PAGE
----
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Soursop Leaf: Benefits, Nutritional Properties, Uses and Preparation

Soursop is an exotic fruit native to the American tropics, whose flavor is so particular that it pleases all palates. It is characterized by having a green appearance with thorns, large in size and a white and soft pulp. Almost all its parts are used from the Annona muricata tree, but few people know about the uses and properties of the soursop leaf.

This leaf is used in many parts of the world to treat a wide range of illnesses. The most recognized are hypertension, headaches, parasites and asthma. However, the question arises if its effects are more anecdotal than scientific.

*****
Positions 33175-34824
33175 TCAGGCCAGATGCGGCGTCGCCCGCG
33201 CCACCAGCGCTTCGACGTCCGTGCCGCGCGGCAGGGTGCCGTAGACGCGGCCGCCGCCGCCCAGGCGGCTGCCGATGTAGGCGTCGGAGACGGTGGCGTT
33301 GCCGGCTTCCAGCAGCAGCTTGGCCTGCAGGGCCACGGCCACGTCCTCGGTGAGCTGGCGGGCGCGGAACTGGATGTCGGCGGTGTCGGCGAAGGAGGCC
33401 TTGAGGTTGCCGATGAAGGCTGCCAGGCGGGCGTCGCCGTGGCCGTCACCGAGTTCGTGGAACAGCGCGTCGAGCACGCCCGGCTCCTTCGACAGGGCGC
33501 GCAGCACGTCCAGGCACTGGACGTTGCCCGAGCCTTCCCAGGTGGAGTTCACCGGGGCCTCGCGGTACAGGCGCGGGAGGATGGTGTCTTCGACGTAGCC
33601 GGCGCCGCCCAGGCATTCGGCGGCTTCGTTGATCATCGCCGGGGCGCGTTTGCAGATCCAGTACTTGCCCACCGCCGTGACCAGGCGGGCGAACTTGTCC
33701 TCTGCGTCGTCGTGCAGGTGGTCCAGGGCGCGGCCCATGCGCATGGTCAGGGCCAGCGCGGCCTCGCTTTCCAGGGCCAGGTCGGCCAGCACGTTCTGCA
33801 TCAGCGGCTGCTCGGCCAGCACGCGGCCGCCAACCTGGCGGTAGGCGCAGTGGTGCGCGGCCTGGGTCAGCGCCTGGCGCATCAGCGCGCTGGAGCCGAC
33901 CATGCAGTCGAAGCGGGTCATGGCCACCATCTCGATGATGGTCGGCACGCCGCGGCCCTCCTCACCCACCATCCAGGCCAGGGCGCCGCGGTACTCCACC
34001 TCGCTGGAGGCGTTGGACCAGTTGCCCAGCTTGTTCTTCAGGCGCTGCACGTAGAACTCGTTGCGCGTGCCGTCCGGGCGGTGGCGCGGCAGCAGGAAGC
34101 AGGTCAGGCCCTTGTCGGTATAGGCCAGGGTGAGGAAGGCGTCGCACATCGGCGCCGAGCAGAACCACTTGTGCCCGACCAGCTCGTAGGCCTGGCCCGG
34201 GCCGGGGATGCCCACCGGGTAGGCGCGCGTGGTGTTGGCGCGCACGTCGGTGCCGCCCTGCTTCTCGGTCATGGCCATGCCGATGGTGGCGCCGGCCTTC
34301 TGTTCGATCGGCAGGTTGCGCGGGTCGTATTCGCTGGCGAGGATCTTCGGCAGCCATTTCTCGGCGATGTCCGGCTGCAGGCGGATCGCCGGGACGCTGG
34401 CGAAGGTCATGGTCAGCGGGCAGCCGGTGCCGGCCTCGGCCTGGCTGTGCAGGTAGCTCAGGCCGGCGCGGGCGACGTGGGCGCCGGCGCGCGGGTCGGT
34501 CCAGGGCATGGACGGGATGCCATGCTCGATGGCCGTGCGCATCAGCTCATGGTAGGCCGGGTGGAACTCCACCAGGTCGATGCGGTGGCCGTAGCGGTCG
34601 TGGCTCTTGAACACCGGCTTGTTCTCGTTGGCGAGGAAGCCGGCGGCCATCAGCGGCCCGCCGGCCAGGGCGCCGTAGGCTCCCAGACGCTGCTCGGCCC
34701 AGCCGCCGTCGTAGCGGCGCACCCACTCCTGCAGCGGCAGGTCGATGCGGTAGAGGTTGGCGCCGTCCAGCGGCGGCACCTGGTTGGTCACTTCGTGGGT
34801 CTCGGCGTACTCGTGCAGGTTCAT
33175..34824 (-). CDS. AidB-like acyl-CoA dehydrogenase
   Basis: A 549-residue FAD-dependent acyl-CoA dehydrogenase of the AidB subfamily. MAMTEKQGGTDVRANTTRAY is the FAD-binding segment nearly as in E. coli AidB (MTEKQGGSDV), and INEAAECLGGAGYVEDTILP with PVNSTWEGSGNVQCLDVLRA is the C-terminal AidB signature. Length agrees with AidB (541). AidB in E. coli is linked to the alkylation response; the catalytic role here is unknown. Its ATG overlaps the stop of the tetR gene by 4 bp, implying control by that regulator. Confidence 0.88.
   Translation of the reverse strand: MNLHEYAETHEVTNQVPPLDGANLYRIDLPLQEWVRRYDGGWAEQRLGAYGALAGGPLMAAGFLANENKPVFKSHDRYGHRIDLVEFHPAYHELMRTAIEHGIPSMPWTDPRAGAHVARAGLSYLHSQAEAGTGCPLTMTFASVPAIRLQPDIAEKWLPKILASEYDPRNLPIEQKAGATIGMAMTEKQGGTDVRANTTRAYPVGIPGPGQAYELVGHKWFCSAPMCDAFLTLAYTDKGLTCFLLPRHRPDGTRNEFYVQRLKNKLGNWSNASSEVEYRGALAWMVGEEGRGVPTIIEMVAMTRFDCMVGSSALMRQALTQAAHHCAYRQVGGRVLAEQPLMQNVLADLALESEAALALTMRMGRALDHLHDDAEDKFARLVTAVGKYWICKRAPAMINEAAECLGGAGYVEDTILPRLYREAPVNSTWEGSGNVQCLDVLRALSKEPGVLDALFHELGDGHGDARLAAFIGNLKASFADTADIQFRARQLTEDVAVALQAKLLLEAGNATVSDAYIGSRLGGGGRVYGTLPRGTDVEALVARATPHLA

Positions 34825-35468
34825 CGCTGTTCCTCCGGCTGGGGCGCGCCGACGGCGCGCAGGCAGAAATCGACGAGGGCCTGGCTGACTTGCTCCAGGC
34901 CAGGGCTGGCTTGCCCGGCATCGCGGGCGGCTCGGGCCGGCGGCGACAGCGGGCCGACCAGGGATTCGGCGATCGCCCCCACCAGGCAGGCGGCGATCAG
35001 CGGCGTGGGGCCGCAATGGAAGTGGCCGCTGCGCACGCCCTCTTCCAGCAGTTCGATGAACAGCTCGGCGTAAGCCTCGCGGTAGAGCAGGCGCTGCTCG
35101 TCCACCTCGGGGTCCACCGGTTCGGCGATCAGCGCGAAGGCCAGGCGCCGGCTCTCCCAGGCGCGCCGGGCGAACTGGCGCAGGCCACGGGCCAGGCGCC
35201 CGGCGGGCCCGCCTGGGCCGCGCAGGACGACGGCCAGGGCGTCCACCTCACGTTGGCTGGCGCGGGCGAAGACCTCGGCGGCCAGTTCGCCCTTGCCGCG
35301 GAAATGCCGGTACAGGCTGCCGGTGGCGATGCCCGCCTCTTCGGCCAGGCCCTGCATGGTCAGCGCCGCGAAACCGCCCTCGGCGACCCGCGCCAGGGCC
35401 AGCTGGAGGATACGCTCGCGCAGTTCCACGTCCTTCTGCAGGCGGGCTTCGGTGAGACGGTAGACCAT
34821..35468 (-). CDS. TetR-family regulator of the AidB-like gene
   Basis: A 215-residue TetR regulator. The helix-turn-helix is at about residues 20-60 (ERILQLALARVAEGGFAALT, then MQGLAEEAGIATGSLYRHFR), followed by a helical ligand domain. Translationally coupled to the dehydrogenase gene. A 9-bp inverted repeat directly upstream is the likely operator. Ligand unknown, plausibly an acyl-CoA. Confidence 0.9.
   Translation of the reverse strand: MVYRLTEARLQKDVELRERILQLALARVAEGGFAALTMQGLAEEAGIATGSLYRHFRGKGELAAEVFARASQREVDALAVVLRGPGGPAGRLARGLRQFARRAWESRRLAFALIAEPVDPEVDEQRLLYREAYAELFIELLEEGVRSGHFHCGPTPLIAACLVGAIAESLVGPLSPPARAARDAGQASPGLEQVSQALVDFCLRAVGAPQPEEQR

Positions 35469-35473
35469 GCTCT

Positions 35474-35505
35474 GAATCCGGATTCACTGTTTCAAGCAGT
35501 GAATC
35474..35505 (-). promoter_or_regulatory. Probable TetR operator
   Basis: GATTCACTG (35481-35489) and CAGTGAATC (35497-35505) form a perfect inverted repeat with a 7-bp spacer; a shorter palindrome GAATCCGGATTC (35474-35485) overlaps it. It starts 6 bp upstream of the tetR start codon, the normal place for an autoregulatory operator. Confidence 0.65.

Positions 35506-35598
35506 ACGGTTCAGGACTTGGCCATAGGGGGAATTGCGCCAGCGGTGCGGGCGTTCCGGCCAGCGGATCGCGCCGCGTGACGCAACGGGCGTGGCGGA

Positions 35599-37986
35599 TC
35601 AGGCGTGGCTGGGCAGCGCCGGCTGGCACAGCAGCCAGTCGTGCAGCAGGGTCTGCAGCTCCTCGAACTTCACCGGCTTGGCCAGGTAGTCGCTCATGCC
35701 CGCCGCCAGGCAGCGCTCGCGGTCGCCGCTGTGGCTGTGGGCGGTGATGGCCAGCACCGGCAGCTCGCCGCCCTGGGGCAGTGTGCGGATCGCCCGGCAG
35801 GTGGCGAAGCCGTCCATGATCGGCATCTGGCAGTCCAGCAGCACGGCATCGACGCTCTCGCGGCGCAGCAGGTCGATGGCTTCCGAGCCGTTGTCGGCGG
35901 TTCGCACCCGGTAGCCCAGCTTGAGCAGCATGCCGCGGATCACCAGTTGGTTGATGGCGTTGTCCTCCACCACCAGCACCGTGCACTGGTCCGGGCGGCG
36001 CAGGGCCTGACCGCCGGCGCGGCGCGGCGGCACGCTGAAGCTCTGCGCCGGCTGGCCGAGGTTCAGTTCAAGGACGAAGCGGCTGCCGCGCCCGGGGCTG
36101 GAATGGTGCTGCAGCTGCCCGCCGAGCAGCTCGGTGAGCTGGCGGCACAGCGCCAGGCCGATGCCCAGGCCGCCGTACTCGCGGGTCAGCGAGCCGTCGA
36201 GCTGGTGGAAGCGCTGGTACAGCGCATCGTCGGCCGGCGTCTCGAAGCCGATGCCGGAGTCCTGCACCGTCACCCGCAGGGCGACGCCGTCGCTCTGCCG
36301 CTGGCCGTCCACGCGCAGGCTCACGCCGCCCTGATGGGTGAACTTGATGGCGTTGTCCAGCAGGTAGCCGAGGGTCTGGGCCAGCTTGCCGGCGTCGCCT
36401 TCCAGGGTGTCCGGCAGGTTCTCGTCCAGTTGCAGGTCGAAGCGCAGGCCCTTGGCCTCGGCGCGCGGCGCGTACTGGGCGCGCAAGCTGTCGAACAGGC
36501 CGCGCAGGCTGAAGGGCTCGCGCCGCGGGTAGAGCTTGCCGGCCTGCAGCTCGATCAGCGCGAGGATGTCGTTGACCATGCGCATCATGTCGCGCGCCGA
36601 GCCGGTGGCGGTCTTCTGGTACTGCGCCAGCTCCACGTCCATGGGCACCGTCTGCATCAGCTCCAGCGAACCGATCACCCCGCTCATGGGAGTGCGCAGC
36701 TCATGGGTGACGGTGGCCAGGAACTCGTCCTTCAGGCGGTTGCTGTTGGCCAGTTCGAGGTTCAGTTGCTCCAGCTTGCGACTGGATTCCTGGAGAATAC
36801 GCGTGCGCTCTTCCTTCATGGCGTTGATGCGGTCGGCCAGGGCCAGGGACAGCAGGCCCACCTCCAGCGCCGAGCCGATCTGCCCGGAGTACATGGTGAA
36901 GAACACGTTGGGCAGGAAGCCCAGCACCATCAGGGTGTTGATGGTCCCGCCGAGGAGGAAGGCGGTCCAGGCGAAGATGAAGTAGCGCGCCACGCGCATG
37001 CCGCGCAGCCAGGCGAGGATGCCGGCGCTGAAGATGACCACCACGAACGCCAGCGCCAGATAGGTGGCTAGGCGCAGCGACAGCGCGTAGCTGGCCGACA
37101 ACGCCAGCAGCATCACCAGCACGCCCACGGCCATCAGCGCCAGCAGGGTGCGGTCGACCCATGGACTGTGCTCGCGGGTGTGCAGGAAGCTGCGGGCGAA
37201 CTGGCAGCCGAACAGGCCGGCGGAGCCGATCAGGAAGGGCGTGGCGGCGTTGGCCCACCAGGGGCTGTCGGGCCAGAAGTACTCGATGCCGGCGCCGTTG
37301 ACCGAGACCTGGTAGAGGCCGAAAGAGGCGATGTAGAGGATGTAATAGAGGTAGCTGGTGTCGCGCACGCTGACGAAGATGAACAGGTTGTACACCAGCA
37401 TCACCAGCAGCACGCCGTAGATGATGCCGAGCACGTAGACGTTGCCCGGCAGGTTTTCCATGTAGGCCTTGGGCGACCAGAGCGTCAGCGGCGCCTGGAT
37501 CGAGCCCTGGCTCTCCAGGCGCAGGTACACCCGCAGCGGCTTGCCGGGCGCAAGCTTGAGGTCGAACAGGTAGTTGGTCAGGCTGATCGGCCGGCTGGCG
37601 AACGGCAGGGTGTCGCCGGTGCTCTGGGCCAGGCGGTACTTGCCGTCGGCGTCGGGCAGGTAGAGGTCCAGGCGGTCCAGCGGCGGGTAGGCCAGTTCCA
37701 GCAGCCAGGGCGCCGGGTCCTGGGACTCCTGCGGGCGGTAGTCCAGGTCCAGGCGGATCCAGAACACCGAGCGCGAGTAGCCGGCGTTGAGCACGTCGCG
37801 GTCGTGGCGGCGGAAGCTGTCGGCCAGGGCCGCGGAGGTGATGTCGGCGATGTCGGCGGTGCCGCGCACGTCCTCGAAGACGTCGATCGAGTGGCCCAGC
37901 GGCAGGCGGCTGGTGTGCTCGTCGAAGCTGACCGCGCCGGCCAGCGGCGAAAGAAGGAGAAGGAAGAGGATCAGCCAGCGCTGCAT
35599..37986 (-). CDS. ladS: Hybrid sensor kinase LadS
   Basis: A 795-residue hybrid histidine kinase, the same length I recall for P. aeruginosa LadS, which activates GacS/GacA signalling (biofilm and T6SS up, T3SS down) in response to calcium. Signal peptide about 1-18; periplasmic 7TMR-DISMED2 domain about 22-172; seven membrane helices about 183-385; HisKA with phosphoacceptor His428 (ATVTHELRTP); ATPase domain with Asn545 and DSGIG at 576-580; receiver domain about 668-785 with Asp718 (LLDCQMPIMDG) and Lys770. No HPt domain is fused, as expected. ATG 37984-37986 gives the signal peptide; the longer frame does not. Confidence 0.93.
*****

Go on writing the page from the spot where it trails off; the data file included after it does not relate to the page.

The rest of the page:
Here we discuss the nutritional and bioactive components of the soursop leaf and its uses. In addition, you will learn how to prepare it to improve the treatment of some ailments.

What is Soursop?

The scientific name of the soursop tree is Annona muricata L. and it could be said that it is the largest of all the soursops. Unlike the custard apple, the red annona and the atemoya, the soursop is shaped like a kidney, but it is covered with soft spikes.

Its creamy pulp has an acid and astringent flavor, which is why it is usually consumed in ice cream, juices and jams. It is recommended to avoid constipation due to its high fiber content.

Much work has been done with the fruit and other parts of the plant, such as the roots, the seeds and even its leaves. Food, industrial and medicinal products have been prepared from them. For example, with the soursop leaf infusions are prepared.

Nutritional Properties of Soursop Leaf